No need to live the “starving student” stereotype

There are varying opinions on whether buying healthy food is less affordable than quick and processed alternatives but studies suggest that choosing nutritious options benefits productivity for the striving student. The reality is that some students aren’t striving, rather starving.

Food Banks Canada said close to a million Canadians use a food bank every month.

Deborah Lay, a nutritionist for the Durham Region Health Department said over the past few years in the Durham Region the cost of food has increased by 11 per cent, which can greatly affect an individual or family. As a result, Durham Region’s food banks are getting busier with their largest growing group of users being post-secondary students.

“That’s really a very jarring thing to find out simply because just like students in elementary and high school university students need good nutrition to maximize their ability to learn,” Lay said.

In the beginning of the semester, the Region of Durham introduced an initiative which educates students in food budgeting to help bring the number of students needing to turn to food banks to a minimal.

“The whole purpose of the Discover Your Inner Chef (DYIC) food budgeting program is to support individuals and families in eating well on a limited income, budget or limited financial resources,” Lay said. “Everything we’ve prepared in this program has that in center view.”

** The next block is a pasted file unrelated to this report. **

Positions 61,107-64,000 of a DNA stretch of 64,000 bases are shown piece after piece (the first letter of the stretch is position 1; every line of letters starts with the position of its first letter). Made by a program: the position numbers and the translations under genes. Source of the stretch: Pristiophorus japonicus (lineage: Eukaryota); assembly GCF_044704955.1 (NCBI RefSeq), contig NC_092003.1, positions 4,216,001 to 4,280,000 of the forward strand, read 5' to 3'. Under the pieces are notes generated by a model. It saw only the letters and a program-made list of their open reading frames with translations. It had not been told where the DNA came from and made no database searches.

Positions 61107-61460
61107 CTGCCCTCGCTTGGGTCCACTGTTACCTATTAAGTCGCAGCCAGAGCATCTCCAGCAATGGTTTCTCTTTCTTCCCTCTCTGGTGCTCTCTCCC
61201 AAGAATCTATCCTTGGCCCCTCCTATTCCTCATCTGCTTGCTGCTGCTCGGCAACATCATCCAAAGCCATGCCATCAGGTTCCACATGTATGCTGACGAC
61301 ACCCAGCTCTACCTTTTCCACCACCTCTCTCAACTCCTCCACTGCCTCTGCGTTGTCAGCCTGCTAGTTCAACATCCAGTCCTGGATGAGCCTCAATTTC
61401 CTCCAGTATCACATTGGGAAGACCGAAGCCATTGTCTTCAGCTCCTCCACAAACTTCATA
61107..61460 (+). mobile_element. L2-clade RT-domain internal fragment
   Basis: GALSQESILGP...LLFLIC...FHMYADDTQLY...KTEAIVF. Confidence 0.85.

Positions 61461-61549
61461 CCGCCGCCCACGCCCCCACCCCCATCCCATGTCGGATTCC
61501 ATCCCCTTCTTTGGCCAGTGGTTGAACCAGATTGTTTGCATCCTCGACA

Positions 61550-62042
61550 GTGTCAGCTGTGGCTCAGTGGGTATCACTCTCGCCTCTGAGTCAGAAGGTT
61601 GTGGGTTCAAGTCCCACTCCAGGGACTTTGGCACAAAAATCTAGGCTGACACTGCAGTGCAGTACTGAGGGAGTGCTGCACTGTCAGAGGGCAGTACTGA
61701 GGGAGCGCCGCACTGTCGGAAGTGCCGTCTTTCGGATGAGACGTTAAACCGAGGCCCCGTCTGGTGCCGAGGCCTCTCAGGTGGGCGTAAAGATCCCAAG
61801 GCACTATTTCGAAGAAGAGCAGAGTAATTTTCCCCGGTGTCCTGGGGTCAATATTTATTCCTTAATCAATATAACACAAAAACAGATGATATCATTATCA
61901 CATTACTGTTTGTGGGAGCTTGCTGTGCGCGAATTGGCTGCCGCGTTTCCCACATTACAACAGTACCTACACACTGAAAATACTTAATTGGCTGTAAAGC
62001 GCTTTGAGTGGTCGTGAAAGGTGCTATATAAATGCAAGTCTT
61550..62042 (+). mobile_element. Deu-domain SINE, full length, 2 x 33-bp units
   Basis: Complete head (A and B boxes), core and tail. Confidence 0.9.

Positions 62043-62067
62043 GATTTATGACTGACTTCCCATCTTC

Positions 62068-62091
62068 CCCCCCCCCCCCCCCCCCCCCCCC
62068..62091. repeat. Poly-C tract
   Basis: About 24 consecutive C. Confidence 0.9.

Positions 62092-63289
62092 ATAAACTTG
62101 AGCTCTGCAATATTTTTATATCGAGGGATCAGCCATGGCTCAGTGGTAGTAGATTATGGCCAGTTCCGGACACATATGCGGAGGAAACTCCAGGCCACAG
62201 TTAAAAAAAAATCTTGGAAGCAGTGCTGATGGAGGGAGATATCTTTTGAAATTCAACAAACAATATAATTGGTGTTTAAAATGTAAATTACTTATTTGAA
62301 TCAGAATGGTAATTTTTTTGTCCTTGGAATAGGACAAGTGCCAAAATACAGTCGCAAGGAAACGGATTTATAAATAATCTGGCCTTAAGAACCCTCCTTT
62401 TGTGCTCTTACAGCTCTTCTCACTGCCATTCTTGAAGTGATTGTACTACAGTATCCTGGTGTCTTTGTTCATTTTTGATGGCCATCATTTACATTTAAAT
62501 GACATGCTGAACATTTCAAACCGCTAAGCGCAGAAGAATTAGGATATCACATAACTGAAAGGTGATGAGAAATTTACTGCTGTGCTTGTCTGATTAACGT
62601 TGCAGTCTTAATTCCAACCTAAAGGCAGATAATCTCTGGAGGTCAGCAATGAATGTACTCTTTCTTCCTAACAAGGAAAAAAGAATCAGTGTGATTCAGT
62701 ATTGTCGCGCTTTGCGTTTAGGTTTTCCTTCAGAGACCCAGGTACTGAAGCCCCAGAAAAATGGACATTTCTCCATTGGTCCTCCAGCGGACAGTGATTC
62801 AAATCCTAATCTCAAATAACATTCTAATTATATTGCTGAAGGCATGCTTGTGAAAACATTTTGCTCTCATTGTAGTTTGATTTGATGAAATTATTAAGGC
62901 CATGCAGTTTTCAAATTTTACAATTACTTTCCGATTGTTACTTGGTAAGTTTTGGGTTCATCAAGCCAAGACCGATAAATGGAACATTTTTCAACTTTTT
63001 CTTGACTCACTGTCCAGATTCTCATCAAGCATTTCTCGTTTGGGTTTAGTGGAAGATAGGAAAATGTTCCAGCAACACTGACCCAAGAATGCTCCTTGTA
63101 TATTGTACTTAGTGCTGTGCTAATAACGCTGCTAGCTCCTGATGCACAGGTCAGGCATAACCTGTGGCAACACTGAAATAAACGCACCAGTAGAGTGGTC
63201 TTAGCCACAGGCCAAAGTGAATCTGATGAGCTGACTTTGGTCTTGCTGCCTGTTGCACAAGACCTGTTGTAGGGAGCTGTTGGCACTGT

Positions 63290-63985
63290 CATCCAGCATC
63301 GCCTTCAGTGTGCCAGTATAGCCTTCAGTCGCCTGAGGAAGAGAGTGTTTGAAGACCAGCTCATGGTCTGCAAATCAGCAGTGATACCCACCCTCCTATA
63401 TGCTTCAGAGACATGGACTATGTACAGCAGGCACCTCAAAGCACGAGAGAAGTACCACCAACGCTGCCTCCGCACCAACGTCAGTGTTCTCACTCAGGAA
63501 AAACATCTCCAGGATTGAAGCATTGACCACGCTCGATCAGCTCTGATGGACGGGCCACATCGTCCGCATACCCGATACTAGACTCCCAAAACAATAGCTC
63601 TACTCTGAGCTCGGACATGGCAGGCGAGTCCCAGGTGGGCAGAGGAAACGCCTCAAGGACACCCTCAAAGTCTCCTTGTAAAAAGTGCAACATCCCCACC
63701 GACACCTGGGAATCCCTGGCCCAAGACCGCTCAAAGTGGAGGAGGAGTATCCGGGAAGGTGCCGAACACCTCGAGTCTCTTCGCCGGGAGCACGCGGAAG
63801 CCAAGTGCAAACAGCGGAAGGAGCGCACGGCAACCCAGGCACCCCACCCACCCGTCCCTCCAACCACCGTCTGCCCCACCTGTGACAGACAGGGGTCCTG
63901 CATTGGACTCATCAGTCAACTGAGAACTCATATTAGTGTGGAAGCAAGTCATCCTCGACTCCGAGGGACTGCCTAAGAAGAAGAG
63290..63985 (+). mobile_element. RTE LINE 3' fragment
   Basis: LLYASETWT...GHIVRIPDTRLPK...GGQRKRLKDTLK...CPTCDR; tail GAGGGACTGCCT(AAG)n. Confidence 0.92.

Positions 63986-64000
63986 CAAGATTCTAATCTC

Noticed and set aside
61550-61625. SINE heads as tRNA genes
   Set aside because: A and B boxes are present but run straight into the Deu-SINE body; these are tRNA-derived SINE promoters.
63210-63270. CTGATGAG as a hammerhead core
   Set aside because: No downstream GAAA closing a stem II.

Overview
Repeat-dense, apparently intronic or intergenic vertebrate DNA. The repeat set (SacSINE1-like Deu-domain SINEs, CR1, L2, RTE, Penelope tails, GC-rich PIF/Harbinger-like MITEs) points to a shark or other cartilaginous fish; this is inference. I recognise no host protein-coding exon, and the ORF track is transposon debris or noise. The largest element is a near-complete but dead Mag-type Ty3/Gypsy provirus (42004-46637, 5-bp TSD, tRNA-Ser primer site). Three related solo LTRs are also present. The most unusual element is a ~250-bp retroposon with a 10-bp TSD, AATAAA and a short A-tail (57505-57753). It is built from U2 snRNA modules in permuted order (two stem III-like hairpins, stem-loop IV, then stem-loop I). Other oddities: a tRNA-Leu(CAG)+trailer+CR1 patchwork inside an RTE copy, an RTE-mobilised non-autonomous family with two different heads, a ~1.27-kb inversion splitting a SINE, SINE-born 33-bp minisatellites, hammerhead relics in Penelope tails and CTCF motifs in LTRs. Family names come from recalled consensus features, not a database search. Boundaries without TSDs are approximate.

The Region of Durham website has links to the DYIC online learning program. The program is a video series with five sessions that cover topics such as Canada’s Food Guide and eating affordably using it, menu planning, shopping smart and navigating the grocery store with budgeting in mind as well as basic cooking techniques.

“It’s a very supportive environment for learning what to do with food on a limited budget,” she said.

Durham College nutritionist, Sylvia Emmorey, stressed the importance of eating well for a learning brain.

“Lack of energy. That’s probably the biggest one. If you’re not feeding your brain properly you’re not going to be able to think clearly or concentrate,” Emmorey said. “They’ve proven that lack of food leads to decreased concentration. For learning it’s really important to fuel your body optimally.”

Kristie Nobert, a joint Durham College and Brock University student studying psychology, is a self-proclaimed fitness fanatic. She said she feels great benefits from managing her diet.

Although she is a full-time student juggling a full-time management job, she still struggles to eat nutritiously.

“If you make eating well a priority in your life, it will happen,” Nobert said. “It can be more expensive but it’s something that’s important to me so I make it work.”

She said now that her body is used to eating nutrient-rich foods, she feels negative side effects when she strays away from her diet.

To maintain optimal energy levels, Emmorey said that students eat every 2 to 3 hours. Although it doesn’t have to be a large meal, it should be something packed with nutrients. Depending on a refined carbohydrate or sugary product to fill your hunger will cause blood sugars to go up and then fall back down again which can result in feeling lethargic and affect cognitive skills, Emmorey explained.